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That easy intimacy

By Raza Rumi
A Pakistani re-discovers Bangladesh.
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Image: Carey L Biron

As a Pakistani, there is a part of you that reacts instantly to the word Bangladesh: guilt, remorse or, in some cases, nostalgia can suddenly take over. I am from the generation that was spared the horrors of Pakistan Army actions, of information blackouts on the massacre of Bengalis in the name of Pakistani nationalism. But what does it mean to be half a Pakistani, without East Bengal – especially when you know a bit of history and have managed to see through the falsities of the textbooks? It means nothing or it means a lot; it depends on which way you want to look at the other half, now a proud, vibrant country.

Working in international development is what took me to Bangladesh for the first time, nearly five years ago. Prior to that, I had been familiar with the country’s mythical music, rich poetry and tales of its golden sunsets and singing rivers, but had never touched its soil. Bengal’s magic is embedded in the Subcontinental imagination, and these images and literary references long shaped my view of the country. However, my romantic notions were severely jolted when I arrived in Dhaka – at first glance, an overcrowded concrete jungle typically lacking in urban planning. More of the same, I concluded: big cities, despite their buzz, can let you down.

Still, my disappointment did not last, as I soon undertook to seek out the city’s various corners, its hidden spaces of beauty and comfort; above all, what I found was an engaged citizenry marching on. Discovering the University of Dhaka and its surroundings came as a much-needed connection, though older parts of Dhaka are also quite mesmerising. The gulmohar (or krishnachura) trees, almost on fire, greet a visitor on nearly every street, as does a tremendous volume of rickshaws.

Then there is the Shaheed Minar, the monument marking Bengali resistance founded on linguistic identity. The physical monument is modern, and by itself is not particularly exciting. However, its significance is truly monumental, marking as it does Bengali nationalism from 1948 to 1971 under the misrule of West Pakistan elites. Given movements for ethnic, linguistic and provincial identities ongoing in today’s Pakistan, the Shaheed Minar is a powerful reminder of how centralised rule and marginalisation of cultural identities lead to festering problems.

A colleague who took me to see these sites was most polite with me. He was fervently nationalistic but chose his words carefully – at least until I asked him to drop the formalities and just say what he wanted. Then the floodgates opened, and out came his personal memories and renditions from Bengali oral histories. I even found myself apologising, though I then laughed at myself for such a delusional gesture – my few words of apology meant nothing against the horrors of Bengali suffering. Luckily, the charms of the place and the krishnachura trees came to my rescue. And so, I brushed the dark side of our shared histories under the proverbial carpet, just the way that Pakistan has done. For many people in Pakistan, 1971 is today an invisible event, a deliberately ignored footnote in our collective memory, despite being one that should remain understood as a moment of reckoning for the entire country. After all, majority provinces seldom secede; it is usually the other way around. […]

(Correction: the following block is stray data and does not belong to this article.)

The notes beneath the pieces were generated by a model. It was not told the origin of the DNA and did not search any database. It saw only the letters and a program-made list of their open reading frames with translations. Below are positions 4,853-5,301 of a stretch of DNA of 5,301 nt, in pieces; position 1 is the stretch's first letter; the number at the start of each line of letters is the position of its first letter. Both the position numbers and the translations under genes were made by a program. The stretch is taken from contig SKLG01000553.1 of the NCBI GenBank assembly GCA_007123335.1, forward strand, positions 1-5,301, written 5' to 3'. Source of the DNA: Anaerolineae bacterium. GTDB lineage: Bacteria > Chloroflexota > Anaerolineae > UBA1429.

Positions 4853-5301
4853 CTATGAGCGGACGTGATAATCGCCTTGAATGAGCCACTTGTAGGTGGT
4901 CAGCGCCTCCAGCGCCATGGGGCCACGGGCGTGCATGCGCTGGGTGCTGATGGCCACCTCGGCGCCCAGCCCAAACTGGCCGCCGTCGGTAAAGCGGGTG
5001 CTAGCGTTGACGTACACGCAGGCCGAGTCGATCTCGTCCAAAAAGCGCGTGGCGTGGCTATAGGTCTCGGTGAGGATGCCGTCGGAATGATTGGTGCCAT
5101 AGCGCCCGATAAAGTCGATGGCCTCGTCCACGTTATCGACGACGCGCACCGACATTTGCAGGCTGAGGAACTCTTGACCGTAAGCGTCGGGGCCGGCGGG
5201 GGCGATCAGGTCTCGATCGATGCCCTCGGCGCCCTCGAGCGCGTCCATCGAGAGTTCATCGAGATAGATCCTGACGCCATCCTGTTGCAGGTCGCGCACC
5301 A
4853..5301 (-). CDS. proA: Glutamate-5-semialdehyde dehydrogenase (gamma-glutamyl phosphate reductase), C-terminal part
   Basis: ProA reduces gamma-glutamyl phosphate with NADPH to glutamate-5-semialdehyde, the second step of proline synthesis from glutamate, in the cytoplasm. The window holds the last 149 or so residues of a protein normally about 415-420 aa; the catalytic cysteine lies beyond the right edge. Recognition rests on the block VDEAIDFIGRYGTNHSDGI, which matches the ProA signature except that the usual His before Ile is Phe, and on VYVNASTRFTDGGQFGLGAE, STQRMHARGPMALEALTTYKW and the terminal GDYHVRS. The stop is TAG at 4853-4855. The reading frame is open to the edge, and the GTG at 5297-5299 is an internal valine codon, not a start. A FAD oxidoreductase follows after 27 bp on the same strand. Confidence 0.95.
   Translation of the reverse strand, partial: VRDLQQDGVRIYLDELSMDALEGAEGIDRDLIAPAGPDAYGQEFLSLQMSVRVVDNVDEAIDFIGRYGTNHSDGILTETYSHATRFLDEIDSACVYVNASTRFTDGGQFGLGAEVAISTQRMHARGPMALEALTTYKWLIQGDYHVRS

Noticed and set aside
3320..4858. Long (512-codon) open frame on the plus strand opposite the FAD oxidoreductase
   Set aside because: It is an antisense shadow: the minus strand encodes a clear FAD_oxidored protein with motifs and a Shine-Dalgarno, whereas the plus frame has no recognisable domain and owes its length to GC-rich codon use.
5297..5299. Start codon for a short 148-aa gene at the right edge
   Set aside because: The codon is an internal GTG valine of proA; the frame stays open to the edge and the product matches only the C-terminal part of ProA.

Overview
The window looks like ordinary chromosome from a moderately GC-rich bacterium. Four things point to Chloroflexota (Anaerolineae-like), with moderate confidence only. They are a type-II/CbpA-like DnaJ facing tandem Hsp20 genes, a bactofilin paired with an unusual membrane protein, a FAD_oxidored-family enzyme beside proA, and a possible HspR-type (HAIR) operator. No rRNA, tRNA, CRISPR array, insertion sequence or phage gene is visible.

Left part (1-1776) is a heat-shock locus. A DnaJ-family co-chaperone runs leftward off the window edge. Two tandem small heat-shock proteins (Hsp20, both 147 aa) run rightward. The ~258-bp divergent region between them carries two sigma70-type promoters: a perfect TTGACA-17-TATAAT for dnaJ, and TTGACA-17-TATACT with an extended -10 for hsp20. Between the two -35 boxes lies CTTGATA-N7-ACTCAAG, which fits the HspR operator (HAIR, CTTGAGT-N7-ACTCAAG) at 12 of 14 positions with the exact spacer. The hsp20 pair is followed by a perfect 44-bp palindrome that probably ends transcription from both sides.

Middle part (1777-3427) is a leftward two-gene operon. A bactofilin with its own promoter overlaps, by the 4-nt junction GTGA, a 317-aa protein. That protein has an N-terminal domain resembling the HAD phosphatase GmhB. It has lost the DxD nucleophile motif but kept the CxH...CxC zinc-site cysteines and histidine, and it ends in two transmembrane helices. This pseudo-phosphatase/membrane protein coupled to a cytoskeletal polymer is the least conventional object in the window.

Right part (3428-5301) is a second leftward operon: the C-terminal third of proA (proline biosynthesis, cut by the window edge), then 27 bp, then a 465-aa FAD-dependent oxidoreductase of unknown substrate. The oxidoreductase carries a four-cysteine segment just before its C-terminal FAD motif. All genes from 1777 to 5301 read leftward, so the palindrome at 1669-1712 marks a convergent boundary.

October 15th, 2011|Bangladesh, Published in Himal Magazine, SouthAsia, Travel|6 Comments

Songs of Lalon Fakir – the Bengali mystic


Found
these two poems by Lalon Fakir – the singing mystic of Bengal who echoes Bulleh Shah, Kabir and the tradition of Bhakti.

A Strange Bird

Look, how a strange bird flits in and out of the cage!
O brother, I wish I could bind it with my mindís fetters.
Have you seen a house of eight rooms with nine doors
Closed and open, with windows in between, mirrored?
O mind, you are a bird encaged! And of green sticks
Is your cage made, but it will be broken one day.
Lalon says: Open the cage, look how the bird wings away!

Casteism

People ask, what is Lalon’s caste?
Lalon says, my eyes fail to detect
The signs of caste. Don’t you see that
Some wear garlands, some rosaries
Around the neck? But does it make any
Difference brother? O, tell me,
What mark does one carry when
One is born, or when one dies?
A muslim is marked by the sign
Of circumcision; but how should
You mark a woman? If a Brahmin male
Is known by the thread he wears,
How is a woman known? People of the world,
O brother, talk of marks and signs,
But Lalon says: I have only dissolved
The raft of signs, the marks of caste
In the deluge of the One!

Translated by Azfar Hussain

More details on Lalon are below: […]

March 5th, 2008|Bangladesh, Poetry, Sufi poetry, Sufism, World Artists|15 Comments